The world of artificial intelligence has exploded in recent years. Computers armed with AI do everything from drive cars to pick movies you'll probably like. Some have warned we're putting too much trust in computers that appear to do wondrous things. But what exactly do people mean when they talk about artificial intelligence? It's hard to find a universally accepted definition of artificial intelligence.
Most IT leaders have heard of deep learning, but few really understand how this new technology works. Deep learning burst onto the public consciousness in 2016 when Google's AlphaGo software, which was based on deep learning, beat the human world champion at the board game Go. Since then, deep learning has begun appearing in news reports and product literature with more frequency, but few organizations are actually using it today. The 2018 O'Reilly survey report How Companies Are Putting AI to Work Through Deep Learning found that only 28% of the more than 3,300 respondents were currently using deep learning. However, 92% believed that deep learning would play a role in their future projects, with 54% saying it would play a large or essential role in those initiatives.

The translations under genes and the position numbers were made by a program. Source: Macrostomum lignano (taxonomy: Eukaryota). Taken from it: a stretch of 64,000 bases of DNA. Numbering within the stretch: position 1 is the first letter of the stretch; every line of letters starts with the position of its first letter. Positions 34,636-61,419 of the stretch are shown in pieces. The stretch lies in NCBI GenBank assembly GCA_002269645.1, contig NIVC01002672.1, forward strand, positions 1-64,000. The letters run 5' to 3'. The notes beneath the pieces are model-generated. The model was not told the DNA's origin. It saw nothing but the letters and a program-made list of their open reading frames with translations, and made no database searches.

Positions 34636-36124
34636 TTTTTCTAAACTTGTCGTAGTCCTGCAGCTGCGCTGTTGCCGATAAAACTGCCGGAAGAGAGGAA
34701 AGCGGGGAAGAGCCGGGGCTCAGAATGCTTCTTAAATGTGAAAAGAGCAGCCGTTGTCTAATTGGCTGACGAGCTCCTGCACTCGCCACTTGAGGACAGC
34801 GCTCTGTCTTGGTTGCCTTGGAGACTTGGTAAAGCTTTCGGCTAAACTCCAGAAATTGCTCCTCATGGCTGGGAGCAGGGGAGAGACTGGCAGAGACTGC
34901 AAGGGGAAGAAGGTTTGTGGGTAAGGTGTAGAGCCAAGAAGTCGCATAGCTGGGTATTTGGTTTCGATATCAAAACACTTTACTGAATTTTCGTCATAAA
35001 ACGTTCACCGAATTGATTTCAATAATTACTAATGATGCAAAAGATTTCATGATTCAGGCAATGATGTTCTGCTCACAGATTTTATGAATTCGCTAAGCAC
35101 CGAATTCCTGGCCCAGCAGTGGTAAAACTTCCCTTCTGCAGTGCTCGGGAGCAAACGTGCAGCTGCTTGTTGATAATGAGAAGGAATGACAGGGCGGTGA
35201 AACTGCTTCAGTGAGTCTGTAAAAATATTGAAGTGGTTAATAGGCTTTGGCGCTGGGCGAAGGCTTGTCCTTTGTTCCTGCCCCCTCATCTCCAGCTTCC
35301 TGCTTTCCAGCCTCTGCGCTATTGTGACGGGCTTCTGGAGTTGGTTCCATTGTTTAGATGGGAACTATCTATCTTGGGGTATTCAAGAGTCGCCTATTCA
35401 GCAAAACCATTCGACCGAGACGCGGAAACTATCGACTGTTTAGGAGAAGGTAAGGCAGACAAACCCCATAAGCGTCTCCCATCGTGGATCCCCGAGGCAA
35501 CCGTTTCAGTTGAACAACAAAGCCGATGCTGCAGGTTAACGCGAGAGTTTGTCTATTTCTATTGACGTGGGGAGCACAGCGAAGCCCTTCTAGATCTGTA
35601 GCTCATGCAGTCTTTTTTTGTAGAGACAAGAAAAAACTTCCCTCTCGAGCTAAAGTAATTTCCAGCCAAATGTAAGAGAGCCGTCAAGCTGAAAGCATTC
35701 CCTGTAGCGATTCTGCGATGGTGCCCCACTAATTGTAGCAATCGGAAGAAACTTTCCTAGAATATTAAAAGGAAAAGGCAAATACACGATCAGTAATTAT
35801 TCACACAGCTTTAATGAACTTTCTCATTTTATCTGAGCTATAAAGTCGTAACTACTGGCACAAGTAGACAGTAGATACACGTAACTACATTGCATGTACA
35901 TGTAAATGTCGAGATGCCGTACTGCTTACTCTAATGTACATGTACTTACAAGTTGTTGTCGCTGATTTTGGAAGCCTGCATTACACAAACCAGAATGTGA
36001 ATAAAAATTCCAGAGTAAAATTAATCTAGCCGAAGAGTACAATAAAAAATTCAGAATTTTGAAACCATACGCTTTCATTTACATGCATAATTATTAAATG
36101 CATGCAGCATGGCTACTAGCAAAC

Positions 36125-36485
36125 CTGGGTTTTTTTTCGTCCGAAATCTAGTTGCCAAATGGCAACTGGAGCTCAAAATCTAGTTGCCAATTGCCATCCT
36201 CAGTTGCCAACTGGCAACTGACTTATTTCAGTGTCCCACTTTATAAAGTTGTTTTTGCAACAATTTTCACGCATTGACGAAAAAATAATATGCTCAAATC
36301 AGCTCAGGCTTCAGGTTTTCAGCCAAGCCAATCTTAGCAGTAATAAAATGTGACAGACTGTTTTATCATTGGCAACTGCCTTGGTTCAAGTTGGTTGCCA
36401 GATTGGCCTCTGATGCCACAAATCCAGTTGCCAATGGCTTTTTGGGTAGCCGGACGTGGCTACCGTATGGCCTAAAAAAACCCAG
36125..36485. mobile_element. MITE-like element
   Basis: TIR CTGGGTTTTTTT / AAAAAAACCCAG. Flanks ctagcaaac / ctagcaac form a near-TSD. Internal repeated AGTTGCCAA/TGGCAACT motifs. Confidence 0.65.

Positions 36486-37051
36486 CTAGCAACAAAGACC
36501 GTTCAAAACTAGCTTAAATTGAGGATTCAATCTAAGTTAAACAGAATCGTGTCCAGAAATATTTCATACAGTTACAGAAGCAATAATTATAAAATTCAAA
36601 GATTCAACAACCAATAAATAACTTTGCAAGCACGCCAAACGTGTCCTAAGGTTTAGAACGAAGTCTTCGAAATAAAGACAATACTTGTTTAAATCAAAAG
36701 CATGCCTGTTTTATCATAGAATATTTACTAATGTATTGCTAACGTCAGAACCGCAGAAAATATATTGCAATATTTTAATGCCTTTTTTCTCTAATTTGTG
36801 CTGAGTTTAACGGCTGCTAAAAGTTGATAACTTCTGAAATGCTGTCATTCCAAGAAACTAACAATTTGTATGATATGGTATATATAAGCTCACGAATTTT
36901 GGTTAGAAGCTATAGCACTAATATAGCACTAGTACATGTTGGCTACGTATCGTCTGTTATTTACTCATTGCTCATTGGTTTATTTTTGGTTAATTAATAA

It seems as if not a week goes by in which the artificial intelligence concepts of deep learning and neural networks make it into media headlines, either due to an exciting new use case or in an opinion piece speculating whether such rapid advances in AI will eventually replace the majority of human labor. Deep learning has improved speech recognition, genomic sequencing, and visual objection recognition, among many other areas. The availability of exceptionally powerful computer systems at a reasonable cost, combined with the influx of large swathes of data that define the so-called Age of Big Data and the talents of data scientists, have together provided the foundation for the accelerated growth and use of deep learning and neural networks. Companies are now beginning to adopt AI frameworks and libraries, such as MxNet, which is a deep learning framework that gives users the ability to train deep learning models using a variety of languages. There are also dedicated AI platforms aimed at supporting data scientists in deep learning modeling and training which professionals can integrate into their workflows.
Computer vision is fundamental for a broad set of Internet of Things (IoT) applications. Household monitoring systems use cameras to provide family members with a view of what's going on at home. Robots and drones use vision processing to map their environment and avoid obstacles in flight. Augmented reality glasses use computer vision to overlay important information on the user's view, and cars stitch images from multiple cameras mounted in the vehicle to provide drivers with a surround or "bird's eye" view which helps prevent collisions.